London council scraps seven low traffic neighbourhoods after public backlash

19 September 2021, 09:32

- Ealing council axes 7 LTN's after a public outcry

- They were found to have increased traffic on surrounding streets

- They also made 'no material change' to air quality

The low-traffic neighbourhoods were designed to reduce pollution for local residents and encourage the use of public transport.
The low-traffic neighbourhoods were designed to reduce pollution for local residents and encourage the use of public transport. Picture: Alamy

By Elizabeth Haigh

A London council has scrapped seven of its low-traffic neighbourhoods (LTNs) after finding that they made no difference to air quality and angered the majority of residents.

The council have encountered fierce public opposition to the scheme, and has found that they increase traffic on neighbouring roads.

Ealing council analysed nine low-traffic schemes one year after they were introduced.

They found that seven LTNs saw "no material change in air quality", and in one LTN in Acton traffic increased in the area.

Although five of the LTNs did result in a reduction in traffic, the council noted that they also increased congestion on surrounding streets.

Read more: Low Traffic Neighbourhoods: What are they and why are they so controversial?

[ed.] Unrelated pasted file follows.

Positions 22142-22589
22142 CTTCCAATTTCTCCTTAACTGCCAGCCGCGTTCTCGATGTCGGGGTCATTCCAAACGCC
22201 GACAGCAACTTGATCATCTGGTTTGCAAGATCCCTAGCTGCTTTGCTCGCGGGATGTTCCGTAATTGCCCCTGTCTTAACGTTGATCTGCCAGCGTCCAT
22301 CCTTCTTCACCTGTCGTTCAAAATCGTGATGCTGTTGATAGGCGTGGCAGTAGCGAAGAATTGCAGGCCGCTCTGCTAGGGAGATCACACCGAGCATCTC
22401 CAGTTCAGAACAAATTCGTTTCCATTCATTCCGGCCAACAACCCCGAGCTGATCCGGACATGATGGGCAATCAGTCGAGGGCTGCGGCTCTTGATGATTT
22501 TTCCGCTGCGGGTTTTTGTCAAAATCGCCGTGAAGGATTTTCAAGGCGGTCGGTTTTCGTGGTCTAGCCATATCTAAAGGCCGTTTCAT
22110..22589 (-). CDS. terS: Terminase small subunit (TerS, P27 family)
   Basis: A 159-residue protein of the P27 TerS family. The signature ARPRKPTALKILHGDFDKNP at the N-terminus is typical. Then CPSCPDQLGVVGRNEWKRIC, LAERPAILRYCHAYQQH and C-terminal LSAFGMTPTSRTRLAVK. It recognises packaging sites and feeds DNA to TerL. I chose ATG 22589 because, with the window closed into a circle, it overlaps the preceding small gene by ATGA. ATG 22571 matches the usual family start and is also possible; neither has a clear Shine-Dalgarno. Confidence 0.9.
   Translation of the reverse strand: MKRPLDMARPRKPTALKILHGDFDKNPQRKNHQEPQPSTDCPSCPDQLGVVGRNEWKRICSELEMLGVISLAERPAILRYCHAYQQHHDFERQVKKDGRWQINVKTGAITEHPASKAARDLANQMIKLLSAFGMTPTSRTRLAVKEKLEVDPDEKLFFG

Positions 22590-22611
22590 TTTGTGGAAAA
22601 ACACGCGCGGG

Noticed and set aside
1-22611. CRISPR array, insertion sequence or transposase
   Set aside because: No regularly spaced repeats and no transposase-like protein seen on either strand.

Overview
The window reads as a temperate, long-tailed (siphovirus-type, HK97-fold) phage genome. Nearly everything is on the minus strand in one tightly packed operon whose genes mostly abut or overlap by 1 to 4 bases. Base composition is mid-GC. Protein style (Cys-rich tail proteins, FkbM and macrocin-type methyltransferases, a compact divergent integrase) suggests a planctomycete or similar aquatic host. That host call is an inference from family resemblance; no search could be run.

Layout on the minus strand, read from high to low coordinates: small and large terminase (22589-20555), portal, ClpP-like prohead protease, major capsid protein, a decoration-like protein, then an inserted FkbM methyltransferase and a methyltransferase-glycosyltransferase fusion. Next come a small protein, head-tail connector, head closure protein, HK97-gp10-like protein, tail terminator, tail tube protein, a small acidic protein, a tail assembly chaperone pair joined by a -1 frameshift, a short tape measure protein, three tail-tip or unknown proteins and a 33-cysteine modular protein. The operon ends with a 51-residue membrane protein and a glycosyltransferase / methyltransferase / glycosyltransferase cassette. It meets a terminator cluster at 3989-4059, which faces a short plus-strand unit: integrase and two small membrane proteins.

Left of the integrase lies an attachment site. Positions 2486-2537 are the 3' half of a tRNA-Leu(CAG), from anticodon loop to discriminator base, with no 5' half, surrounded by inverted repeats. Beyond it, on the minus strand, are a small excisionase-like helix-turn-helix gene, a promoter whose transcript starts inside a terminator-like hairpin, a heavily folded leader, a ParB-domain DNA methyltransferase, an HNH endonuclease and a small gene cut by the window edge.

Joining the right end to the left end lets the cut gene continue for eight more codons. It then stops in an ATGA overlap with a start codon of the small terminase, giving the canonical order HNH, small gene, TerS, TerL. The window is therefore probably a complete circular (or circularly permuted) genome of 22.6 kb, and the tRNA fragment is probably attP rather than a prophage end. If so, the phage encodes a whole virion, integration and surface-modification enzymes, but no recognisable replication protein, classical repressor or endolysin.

Ealing council's report said: "There are no schemes where the overall impact in terms of traffic/congestion and air quality are significant either positively or negatively. 

"Given this, it is considered that the views of local residents within the LTNs, and therefore most directly impacted by the schemes, are particularly important in terms of deciding whether or not the LTNs should remain or be removed."

A spokesman for One Ealing, a group opposed to the LTN's, said: "Over the last 12 months, we have repeatedly pointed out that the vast majority of residents were opposed to them, only to be told that this was a ‘vocal minority’ – this fallacy has now been proven utterly false, through numerous surveys. We are pleased the majority have finally been heard.”

The UK government has previously claimed that LTNs are popular with residents and have praised them as effective in persuading the public to use public transport instead of private vehicles.

But Ealing Council found that between 63% and 79% of residents living inside LTNs were opposed to them.

In Acton, where traffic increased under the scheme, 82% of residents within the area were opposed to it, with 92% of those living on boundary roads against LTNs.

Read more: Low Traffic Neighbourhoods have 'made it harder' for police to respond to emergencies

The schemes have also been criticised for increasing the amount of time it takes for emergency services to respond to incidents.

In April over 2,000 people protested in front of Ealing town hall after Transport Secretary Grant Shapps announced millions of pounds of funding for the schemes.

Ealing Council will keep two other LTNs which saw approval ratings of 70% and 61% respectively.

Read more: London's 'Low Traffic Neighbourhood cycle lanes are health disaster,' says taxi driver

A spokesman for Ealing Council told the Telegraph the council is "delivering an ambitious programme of active travel," in part to help tackle the climate crisis.

He added the local authority would "listen to local people’s views.

"As an open, transparent and inclusive council, we will continue to explore future LTN schemes, but we will only be implementing them where we are satisfied that the data and public support them."